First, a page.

For years, the federal gas tax has funded the development, repair and improvement of our nation's highways, but for the last few years, there has been an ongoing debate about whether it's a better idea to tax drivers based on the number of miles traveled or to continue taxing the purchase of fuel.

One problem with taxing fuel is that the government is mandating that our fleet of vehicles get better fuel mileage each year, so tax revenues naturally go down in the process. If each vehicle was taxed based on miles driven, the money brought in would theoretically equal the amount of damage being done to road surfaces. Problems with the mileage-based tax come up when discussing how best to track a driver's habits. Plus, some believe that drivers of fuel efficient vehicles, which are likely to do less damage to their surroundings, should be rewarded by paying less in taxes than drivers of heavier, thirstier vehicles.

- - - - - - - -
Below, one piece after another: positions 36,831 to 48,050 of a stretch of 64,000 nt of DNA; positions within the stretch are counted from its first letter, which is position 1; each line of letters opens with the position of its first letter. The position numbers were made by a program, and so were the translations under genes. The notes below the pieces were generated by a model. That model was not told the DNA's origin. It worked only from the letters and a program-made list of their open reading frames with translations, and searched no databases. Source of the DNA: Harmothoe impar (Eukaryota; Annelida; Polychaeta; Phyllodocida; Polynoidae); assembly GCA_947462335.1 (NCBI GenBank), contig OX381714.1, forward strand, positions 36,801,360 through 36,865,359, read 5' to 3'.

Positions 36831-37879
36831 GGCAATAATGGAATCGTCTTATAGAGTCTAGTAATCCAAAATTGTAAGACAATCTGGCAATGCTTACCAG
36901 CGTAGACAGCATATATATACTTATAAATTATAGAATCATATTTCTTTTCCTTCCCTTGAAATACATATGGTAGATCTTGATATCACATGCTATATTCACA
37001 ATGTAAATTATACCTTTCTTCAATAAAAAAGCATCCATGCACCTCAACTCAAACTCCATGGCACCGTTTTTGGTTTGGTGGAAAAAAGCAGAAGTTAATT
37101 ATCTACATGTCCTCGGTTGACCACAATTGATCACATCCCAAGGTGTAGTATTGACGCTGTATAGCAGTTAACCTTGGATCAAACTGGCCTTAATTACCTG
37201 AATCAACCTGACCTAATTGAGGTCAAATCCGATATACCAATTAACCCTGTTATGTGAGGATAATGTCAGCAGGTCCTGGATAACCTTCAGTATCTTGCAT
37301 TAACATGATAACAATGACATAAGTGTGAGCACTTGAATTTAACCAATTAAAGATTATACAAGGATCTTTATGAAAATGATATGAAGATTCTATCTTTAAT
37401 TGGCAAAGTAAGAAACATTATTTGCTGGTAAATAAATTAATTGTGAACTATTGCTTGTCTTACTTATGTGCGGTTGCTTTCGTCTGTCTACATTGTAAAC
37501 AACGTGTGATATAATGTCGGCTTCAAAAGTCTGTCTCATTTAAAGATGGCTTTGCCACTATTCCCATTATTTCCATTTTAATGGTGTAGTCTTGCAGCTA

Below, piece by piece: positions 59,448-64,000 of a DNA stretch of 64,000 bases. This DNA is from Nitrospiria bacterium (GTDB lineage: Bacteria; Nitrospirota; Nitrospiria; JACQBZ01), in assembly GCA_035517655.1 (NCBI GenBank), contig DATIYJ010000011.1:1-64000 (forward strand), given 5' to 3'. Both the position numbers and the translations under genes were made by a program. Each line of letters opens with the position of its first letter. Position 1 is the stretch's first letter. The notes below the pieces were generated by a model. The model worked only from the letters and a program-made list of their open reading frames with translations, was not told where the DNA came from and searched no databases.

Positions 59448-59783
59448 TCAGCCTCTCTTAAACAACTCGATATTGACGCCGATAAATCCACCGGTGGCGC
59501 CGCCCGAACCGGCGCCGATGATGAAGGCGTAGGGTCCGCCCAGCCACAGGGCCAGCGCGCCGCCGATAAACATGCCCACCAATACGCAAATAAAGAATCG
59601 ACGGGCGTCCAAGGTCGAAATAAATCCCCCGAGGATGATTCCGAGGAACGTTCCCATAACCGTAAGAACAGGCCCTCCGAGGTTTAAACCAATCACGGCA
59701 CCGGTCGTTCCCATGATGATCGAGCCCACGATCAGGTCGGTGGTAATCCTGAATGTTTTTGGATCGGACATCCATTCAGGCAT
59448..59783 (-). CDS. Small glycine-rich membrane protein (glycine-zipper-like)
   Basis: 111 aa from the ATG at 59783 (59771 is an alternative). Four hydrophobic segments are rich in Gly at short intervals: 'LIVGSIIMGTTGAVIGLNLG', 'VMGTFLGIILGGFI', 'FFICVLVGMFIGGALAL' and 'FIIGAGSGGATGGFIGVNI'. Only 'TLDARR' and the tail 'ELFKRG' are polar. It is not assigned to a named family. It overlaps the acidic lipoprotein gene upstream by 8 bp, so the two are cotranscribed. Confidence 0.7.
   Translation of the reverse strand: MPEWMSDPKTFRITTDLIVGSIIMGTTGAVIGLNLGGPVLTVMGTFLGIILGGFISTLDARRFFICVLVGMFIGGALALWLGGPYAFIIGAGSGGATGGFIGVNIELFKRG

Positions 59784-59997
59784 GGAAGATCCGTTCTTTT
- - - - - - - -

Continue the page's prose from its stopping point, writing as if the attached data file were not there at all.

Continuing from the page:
Newly appointed Transportation Secretary Ray LaHood (R) says that there isn't enough money being collected to keep up with the required maintenance on roadways, but increasing taxes in a recession is a non-starter. Instead, he's considering instituting a mileage-based tax; a decision could be made as early as this week.

[Source: Detroit Free Press]